Trump’s tweet calls on people to register to vote at the Republican National Committee’s vote.gop website, and the video ends with bold white text reading, “We will make America safe and great again, together!”
The officers’ apparent show of support drew swift criticism from city and police officials, who said it violated department policy.
San Antonio Police Chief William McManus said the officers should not have worn the hats and “will be disciplined appropriately.”
“I expect them to know better than to give the appearance of endorsing a candidate while on duty and in uniform,” McManus said in a statement, “regardless of the political campaign or the candidate.”
Mayor Ivy Taylor said in a tweet that she was disappointed in the officers’ “lack of judgment.”
“Police must be above politics and serve everyone equally,” she said. “Everything they do should send that message and today’s actions did not.”
The 25-second video opens with Trump standing outside his plane, flanked by officers in the red campaign hats, as one officer takes a picture with his iPhone. The candidate says, “Thank you, fellas,” and shakes some officers’ hands before turning to leave. “Thank you, sir,” multiple officers say as others give him a thumbs-up.
As Trump boards his plane, the video shows a group of at least 14 officers wearing the hats walk across the tarmac to their motorcycles.
The officers were from a department motorcycle unit that escorts politicians and other dignitaries when they come to town, the San Antonio Express-News reported. On Tuesday, they helped transport Trump’s motorcade to and from the airport while the candidate was in town for a private fundraiser.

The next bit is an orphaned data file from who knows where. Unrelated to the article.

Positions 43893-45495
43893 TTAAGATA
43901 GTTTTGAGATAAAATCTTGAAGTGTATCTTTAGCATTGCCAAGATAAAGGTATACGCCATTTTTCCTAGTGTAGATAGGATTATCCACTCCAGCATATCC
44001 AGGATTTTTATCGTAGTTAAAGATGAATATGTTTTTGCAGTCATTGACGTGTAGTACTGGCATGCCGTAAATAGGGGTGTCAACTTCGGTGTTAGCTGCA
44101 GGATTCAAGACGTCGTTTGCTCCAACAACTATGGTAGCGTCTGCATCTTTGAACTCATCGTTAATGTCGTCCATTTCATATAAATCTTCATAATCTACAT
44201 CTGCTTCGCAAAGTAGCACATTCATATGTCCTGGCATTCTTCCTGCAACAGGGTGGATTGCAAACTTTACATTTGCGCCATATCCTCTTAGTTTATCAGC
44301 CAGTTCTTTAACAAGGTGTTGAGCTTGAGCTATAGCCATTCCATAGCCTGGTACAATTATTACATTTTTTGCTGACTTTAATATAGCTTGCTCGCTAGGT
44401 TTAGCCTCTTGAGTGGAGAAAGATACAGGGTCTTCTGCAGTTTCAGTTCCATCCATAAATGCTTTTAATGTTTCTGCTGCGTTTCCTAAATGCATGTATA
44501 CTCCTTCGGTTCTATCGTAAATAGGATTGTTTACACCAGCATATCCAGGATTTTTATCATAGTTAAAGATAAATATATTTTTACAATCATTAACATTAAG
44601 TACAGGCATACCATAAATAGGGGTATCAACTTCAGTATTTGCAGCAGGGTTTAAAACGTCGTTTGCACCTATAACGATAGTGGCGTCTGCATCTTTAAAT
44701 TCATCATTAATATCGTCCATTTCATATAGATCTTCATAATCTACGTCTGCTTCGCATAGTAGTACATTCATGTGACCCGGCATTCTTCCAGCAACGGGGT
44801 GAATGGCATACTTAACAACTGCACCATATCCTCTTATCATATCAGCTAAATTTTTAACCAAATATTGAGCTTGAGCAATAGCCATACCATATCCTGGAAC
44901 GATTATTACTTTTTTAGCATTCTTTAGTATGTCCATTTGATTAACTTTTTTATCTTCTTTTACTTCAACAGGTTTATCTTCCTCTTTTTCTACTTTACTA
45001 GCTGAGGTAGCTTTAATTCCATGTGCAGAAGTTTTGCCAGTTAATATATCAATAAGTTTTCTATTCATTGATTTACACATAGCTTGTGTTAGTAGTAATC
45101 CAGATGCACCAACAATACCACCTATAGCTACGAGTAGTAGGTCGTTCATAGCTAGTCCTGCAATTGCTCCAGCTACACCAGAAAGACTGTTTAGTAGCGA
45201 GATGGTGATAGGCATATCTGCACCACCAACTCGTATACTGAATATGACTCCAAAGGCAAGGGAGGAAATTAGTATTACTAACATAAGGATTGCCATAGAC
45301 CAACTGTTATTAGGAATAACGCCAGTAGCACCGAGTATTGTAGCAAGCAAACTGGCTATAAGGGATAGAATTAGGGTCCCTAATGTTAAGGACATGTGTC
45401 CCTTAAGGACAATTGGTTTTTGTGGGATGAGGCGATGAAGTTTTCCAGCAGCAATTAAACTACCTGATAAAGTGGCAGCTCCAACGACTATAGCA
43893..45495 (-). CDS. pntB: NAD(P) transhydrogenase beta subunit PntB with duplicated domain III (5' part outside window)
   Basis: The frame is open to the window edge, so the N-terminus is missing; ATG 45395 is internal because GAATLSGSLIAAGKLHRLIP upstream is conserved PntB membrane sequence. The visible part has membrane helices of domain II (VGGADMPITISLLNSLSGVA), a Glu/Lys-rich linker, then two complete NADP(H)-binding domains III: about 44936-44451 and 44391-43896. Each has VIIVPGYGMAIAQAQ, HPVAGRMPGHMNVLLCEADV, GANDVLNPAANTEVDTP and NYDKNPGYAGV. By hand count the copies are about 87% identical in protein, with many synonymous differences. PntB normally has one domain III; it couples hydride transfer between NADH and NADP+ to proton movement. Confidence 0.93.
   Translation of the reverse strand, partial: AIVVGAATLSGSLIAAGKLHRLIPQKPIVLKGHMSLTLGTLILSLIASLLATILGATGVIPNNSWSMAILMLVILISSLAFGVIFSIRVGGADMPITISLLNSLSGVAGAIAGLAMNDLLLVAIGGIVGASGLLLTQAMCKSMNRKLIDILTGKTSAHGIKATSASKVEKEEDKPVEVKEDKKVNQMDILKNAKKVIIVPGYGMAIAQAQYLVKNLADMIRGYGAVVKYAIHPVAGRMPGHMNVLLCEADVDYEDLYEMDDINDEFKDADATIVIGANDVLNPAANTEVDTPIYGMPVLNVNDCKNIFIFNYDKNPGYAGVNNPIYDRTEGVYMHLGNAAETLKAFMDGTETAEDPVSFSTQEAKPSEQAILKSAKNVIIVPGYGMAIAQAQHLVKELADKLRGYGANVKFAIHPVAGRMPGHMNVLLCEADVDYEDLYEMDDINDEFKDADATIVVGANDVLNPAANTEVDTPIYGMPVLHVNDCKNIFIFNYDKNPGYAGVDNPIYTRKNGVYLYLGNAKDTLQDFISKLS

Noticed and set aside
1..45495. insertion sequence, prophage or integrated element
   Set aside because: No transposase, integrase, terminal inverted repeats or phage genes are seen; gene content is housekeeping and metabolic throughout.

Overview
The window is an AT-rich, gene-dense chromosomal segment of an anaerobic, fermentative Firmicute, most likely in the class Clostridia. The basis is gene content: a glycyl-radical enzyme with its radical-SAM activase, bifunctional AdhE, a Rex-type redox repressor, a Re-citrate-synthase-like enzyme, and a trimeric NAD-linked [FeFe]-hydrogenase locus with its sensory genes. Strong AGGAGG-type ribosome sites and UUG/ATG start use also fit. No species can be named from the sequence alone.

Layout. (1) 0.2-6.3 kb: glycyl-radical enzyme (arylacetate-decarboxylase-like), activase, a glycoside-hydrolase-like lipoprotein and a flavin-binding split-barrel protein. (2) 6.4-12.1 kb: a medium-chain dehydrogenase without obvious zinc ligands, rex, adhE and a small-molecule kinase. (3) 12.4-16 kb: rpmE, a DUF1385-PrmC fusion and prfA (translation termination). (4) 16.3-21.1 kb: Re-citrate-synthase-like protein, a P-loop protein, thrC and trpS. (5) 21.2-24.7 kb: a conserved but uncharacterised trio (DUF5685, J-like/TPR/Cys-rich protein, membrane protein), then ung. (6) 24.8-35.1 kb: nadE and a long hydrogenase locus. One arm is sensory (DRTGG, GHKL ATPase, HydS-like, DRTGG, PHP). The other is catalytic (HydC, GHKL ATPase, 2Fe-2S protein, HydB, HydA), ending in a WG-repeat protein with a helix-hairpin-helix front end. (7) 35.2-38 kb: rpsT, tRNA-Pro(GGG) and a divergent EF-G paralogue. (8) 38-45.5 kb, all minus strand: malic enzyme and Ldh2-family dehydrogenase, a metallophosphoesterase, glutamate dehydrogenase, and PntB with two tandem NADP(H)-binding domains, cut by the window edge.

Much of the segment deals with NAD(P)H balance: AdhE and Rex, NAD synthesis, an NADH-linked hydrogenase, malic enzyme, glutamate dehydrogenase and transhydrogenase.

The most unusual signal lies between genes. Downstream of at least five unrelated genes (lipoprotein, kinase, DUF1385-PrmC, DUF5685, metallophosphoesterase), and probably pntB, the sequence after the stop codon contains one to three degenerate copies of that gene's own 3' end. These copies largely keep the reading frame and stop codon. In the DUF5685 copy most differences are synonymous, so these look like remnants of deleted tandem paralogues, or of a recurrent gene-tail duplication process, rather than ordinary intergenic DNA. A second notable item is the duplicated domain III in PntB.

Mike Helle, president of the San Antonio Police Officers Association, said the department prohibits political displays while officers are on duty. He told the Express-News he was surprised that they decided to wear the hats, but expects the punishment to be light.
“It seems kind of benign,” Helle said. “They’d probably get a written reprimand or counseling to not do that sort of thing on duty.”
San Antonio policy bars public employees from engaging in political activity on the job.
Throughout the campaign, Trump has boasted about his support from the law enforcement community, telling a North Carolina police union in August that the law enforcement vote for him “could be unanimous” in November. “I’m on your side a thousand percent,” he said in the speech.
The Fraternal Order of Police, which represents 325,000 law enforcement officers, endorsed Trump for president, saying he “understands and supports our priorities, and our members believe he will make America safe again.”
The Trump campaign found itself in hot water late last month, when it released an advertisement showing Trump talking with on-duty Phoenix police officers. The video shows a brief clip of Trump standing on an airport tarmac with a group of uniformed officers, one of them shaking his hand. City Attorney Brad Holm sent the campaign a cease-and-desist letter saying the ad violated federal and state law.
“The officers depicted in the ad were in uniform precisely because they were on duty performing work for Phoenix at the time,” Holm wrote. “In this context, the ad unmistakably and wrongfully suggests that Phoenix and the officers support or endorse Mr. Trump’s campaign.”